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Uroporphyrinogen decarboxylase (UROD) catalyzes decarboxylation of all four acetate side chains of uroporphyrinogen III to methyl groups [17]. The product of this reaction – coproporphyrinogen III is transported to the intermembrane space of mitochondria probably by peripheral-type benzodiazepine receptors (PBR) [18,19]. Coproporphyrinogen oxidase (CPO) then catalyzes the conversion of coporoporphyrinogen III to protoporporphyrinogen IX with the release of H2O2 and CO2. The reaction provides vinyl groups by oxidative decarboxylation of propionate groups on pyrolle rings A and B [20]. There are two forms of CPO: oxygen-dependent found in aerobic organisms, and oxygen-independent, in anaerobic and facultative bacteria [21]. In mammals, oxygen-dependent CPO is originally synthesized in cytosol with unusually long N-terminal sequence targeting it to the mitochondria [22]. Finally, CPO is situated in the mitochondrial intermembrane space with a fraction loosely bound to the inner membrane [23].
The next intermediate in heme biosynthesis, protoporphyrin IX (PpIX), is synthesized in the mitochondria and requires FAD-containing protoporphyrinogen oxidase (PPO) [24,25]. PPO catalyzes conversion of protoporphyrinogen IX to PpIX in the six-electron oxidation. The reaction requires oxygen as a terminal electron acceptor and leads to removal of six hydrogens from protoporphyrinogen IX [7]. Ferrochelatase (FECH), another rate-limiting enzyme, is responsible for insertion of Fe2+ into PpIX. The reaction occurs on the inner surface of the inner mitochondrial membrane [26]. This stage leads to the formation of the final product – heme – and completes the heme biosynthetic pathway.

2.2. Heme Degradation

The enzyme responsible for heme degradation is heme oxygenase (HO). HO exists in two izoforms, significantly different in their regulatory mechanism: HO-1 is an inducible form whereas HO-2 is expressed constitutively [27,28]. They both catalyze the same reaction, which leads to the production of biliverdin, carbon monoxide (CO) and iron [29,30]. The reaction involves formation of HO-heme complex and reduction of ferric heme-iron to Fe2+ by NADPH:cytochrome p-450 reductase [31]. Afterwards, three oxygenation cycles occur leading to the production of ferribiliverdin IXa complex [32,33]. The iron of the complex undergoes reduction, which results in the release of free iron and biliverdin [31] Then, biliverdin can be further reduced to bilirubin by NADPH-dependent biliverdin reductase [34].

2.3. Effect of Exogenous ALA Administration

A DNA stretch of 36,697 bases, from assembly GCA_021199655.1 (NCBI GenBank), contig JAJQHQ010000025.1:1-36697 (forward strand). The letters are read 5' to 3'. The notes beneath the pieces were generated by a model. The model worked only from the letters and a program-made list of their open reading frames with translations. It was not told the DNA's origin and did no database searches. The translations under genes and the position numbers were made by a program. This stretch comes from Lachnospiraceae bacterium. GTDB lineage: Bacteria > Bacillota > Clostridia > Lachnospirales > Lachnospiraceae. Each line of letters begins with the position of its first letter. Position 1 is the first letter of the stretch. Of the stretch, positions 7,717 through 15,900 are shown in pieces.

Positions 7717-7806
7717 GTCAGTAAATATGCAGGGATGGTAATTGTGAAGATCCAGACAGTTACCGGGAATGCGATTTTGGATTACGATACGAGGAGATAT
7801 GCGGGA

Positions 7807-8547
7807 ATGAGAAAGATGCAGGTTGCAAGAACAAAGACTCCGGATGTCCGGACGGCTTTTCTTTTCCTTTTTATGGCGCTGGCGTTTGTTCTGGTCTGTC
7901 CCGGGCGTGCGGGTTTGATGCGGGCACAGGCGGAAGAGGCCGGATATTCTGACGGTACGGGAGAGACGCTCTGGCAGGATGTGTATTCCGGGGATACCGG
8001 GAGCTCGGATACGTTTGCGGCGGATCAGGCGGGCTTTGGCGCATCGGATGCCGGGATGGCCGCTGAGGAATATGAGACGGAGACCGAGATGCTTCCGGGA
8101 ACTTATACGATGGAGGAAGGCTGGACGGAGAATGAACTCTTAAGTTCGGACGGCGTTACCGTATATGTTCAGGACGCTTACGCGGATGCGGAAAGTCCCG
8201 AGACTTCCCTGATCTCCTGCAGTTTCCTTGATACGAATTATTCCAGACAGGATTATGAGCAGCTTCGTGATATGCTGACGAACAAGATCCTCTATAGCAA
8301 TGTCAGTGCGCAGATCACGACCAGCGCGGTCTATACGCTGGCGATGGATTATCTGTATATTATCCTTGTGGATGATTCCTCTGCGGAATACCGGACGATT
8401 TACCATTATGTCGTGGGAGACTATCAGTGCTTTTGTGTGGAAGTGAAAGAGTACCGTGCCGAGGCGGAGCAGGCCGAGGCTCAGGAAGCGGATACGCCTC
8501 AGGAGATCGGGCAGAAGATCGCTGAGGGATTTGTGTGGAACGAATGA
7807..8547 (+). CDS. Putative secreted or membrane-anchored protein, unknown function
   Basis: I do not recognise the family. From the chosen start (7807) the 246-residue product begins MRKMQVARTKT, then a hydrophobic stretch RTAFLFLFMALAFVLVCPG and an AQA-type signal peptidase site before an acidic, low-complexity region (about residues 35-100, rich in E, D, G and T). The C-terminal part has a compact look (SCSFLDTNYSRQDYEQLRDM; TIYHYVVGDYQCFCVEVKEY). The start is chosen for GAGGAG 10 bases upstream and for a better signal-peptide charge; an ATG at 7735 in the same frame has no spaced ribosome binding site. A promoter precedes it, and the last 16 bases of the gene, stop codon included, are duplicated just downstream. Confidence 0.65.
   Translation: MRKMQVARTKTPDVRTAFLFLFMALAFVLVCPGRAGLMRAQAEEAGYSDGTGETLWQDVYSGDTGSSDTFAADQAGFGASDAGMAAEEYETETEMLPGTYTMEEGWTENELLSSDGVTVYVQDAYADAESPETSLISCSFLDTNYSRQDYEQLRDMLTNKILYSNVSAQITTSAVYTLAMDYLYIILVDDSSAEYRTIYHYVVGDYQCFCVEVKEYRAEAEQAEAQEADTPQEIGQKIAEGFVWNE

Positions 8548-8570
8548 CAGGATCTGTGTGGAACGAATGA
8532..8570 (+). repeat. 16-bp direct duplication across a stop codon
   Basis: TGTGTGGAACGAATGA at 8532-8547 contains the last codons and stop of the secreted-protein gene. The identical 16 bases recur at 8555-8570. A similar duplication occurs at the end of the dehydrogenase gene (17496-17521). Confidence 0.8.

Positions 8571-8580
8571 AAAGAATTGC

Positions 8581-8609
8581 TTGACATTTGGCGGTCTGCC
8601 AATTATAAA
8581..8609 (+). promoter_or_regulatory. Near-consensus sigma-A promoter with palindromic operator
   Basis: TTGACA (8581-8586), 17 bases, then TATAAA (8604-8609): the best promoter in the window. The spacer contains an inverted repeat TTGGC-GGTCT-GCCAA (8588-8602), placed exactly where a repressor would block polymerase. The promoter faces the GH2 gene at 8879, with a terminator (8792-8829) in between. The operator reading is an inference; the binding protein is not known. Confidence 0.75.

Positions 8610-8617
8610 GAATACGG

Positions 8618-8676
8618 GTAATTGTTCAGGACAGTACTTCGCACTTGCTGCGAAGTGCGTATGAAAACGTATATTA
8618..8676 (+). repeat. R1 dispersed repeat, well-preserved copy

PpIX is a strong photosensitizer, which assembles in mitochondria of tumor cells leading to their damage after light exposure. Although all enzymes involved in the heme biosynthetic pathway are necessary, only two of them: ALAS1 and ferrochelatase are considered to be rate-limiting. Normally, the activity of ALAS1, is regulated by heme through the negative feedback mechanism. Heme binds to the heme-regulatory motif (HRM) in mitochondrial targeting sequence of ALAS and therefore prevents transport of ALAS1 precursor to mitochondria [35]. Moreover, there is evidence that heme not only regulates ALAS1 mitochondrial import but also attenuates its transcription [36,37]. Normally, the feedback mechanism leads to the production of PpIX in such amounts that can be efficiently converted to heme by ferrochelatase. Exogenous administration of ALA bypasses the natural regulation that heme exerts on ALA synthesis, which leads to increased production of PpIX [7]. The efficacy of ferrochelatase is then too low to convert excessively produced PpIX to heme, which results in the accumulation of PpIX within cells. About 4-6 hours after administration of ALA, when PpIX is already synthesized, target cells are exposed to light, which leads to excitation of the photosensitizer and formation of 1O2 that exerts cytotoxic effects.

2.4. Selectivity of PpIX Accumulation in Tumor Tissue in Response to ALA Administration

PpIX has been found to preferentially accumulate in tumor as compared with normal cells. This phenomenon can be explained by differences in heme biosynthetic pathway between non-malignant and malignant cells. It has been shown that decreased activity of ferrochelatase [38,39,40,41] and limited availability of iron [42] in tumor cells contribute to increased PpIX accumulation. Enhanced activity of enzymes leading to production of PpIX, such as ALAD [43], UROD [43], or PBGD [38,43,44] has also been observed in tumor cells.

2.5. Modifications of Heme Biosynthetic Pathway and Its Influence on ALA-PDT